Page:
After returning from a lean manufacturing workshop, Alfredo decided to standardize the office layout and work flow of his ten direct reports.
Alfredo said, “I designed a plan for each office including such things as location of the computer and mouse, chairs, working papers, storage of manual files and the like.”
Alfredo did the same for the conference room; he even laid down markers for the computer and laptop placements.
An employee said, “Yes, he did that and more. Alfredo developed an inspection sheet and periodically checked to see if we were in compliance. That’s not all. In meetings, Alfredo projected a spreadsheet onto the screen with our names and scores.”
“I thought this would make us more efficient,” Alfredo said.
One employee said, “I’ didn’t mind it. I always kept a clean desk and had a space for everything.”
Another differed, “I felt fenced in. My work space may look like an anthropology dig but I know where everything is. A rigidly, ordered work space distracts me.”
As you might guess, Alfredo’s utopian fantasy produced resistance and frustration. Even worse, efficiency and teamwork plummeted.
The take-away: whenever possible, allow individuals freedom in how they work.
On the first day of class, a button-down-shirt high school teacher opened his class by announcing thirty-eight rules. Rule Number twenty-three read, “There will be a consequence for anyone who jumps out of the second-story window.”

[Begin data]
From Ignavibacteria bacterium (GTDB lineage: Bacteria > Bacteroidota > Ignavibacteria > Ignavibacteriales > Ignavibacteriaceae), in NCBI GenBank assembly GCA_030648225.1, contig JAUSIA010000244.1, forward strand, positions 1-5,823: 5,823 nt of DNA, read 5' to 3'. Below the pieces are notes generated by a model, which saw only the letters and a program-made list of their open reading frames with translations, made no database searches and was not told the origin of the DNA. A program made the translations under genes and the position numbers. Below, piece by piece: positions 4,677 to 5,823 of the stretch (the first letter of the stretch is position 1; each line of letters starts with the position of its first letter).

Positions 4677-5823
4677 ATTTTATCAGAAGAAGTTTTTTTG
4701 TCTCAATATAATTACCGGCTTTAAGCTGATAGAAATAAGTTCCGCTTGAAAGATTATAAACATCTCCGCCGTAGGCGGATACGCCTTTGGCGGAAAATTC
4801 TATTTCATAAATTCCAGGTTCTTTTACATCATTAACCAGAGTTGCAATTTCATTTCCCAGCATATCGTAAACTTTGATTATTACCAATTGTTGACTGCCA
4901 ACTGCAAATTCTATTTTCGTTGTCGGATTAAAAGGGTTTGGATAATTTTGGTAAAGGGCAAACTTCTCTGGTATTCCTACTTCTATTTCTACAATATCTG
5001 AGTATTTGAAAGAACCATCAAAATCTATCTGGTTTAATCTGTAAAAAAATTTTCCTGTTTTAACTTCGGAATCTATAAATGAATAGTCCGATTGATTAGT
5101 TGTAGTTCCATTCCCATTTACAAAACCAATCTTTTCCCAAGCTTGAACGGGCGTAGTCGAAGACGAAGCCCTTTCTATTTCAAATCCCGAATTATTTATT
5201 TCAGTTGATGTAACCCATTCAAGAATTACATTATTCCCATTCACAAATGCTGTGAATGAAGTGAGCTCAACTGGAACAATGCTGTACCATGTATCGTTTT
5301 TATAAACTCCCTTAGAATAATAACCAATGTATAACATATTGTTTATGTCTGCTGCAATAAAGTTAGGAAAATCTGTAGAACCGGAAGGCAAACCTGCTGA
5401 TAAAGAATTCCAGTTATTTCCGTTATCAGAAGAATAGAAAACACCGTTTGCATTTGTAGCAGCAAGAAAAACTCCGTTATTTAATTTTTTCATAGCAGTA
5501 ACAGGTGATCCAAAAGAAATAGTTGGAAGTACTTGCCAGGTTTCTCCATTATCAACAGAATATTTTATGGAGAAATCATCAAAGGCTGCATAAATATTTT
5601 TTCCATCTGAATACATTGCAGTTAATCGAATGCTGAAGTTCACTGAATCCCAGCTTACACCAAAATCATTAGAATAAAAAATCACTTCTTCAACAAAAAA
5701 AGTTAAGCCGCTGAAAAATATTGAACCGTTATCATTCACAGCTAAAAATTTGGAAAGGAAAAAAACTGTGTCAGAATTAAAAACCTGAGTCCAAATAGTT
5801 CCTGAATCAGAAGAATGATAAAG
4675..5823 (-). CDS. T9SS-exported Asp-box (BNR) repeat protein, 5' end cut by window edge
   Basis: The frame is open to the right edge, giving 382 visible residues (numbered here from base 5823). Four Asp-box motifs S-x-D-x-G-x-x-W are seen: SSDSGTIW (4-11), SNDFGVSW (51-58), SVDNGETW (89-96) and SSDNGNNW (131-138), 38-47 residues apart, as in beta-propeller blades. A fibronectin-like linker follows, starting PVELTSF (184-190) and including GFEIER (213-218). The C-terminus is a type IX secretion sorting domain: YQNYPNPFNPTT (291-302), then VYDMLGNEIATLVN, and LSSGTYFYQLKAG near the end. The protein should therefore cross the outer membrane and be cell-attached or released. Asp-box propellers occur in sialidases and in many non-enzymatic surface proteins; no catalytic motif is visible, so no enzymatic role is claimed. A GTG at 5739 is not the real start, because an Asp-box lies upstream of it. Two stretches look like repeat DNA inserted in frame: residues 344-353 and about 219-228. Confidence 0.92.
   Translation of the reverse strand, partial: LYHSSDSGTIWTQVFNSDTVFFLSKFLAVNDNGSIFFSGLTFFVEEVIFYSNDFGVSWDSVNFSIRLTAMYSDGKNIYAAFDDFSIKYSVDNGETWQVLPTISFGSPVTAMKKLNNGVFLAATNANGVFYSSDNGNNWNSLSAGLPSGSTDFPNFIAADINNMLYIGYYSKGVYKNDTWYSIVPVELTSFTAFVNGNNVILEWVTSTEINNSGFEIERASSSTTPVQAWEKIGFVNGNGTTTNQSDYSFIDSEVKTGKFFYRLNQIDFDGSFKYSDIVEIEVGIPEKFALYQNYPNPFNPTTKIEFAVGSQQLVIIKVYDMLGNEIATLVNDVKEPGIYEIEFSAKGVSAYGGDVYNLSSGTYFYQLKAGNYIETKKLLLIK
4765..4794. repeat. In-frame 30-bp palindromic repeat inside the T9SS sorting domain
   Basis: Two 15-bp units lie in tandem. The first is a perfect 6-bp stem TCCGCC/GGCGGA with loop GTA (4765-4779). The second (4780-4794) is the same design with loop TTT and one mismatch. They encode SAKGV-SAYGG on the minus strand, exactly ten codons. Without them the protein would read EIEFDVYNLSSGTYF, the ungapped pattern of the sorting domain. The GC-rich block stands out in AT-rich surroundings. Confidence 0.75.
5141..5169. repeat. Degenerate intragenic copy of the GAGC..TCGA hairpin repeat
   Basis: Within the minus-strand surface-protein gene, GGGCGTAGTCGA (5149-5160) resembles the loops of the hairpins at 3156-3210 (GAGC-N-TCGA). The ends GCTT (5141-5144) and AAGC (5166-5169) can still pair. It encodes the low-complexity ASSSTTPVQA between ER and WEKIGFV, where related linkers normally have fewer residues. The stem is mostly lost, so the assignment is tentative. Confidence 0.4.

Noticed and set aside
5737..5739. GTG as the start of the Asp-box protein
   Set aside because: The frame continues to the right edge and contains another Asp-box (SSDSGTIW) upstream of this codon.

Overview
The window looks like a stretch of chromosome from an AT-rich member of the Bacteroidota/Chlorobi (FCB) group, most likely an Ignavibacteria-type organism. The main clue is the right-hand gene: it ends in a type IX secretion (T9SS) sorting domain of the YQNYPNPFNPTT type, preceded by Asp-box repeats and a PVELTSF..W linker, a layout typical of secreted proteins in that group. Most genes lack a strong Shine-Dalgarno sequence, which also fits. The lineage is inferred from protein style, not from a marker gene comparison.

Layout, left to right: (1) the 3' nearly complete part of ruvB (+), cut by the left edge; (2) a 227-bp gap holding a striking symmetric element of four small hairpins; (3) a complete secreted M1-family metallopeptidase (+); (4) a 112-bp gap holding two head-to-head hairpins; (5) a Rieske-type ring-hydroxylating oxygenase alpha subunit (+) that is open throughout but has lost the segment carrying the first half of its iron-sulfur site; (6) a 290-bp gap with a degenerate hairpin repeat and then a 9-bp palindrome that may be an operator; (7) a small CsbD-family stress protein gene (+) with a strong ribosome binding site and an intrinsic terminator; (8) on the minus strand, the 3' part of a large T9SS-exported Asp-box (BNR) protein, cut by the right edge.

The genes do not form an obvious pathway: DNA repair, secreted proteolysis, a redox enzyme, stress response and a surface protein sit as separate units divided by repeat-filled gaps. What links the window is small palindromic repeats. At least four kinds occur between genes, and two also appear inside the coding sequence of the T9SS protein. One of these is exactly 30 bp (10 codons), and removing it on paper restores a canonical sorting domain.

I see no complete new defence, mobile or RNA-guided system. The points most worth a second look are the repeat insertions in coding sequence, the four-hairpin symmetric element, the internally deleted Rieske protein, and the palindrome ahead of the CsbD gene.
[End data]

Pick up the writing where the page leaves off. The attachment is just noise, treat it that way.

For the first time in memory, six students were caught jumping out of the window. When asked why, one student replied, “Well, we had never thought about jumping out of the window. I guess we took it as a challenge.”
I do understand that discipline is important, and I am aware that rules are necessary for defining unacceptable behaviors and applying consequences.
I am also aware that attendance rules do not eliminate absenteeism, and social media rules do not prevent employees from wasting time on Facebook.
Some organizations have elaborate, detailed handbooks that cover everything from soup to nuts. These handbooks usually include many, sometimes confusing, disclaimers such as: this is not a contract; all policies are subject to change; and if a rule contradicts a policy, the rule will prevail.
There are no prefab options for good discipline. I say keep your handbook thin and limit it to a few, not exhaustive, rules. The best way to maintain good discipline in the workplace is to hire employees who are self-disciplined.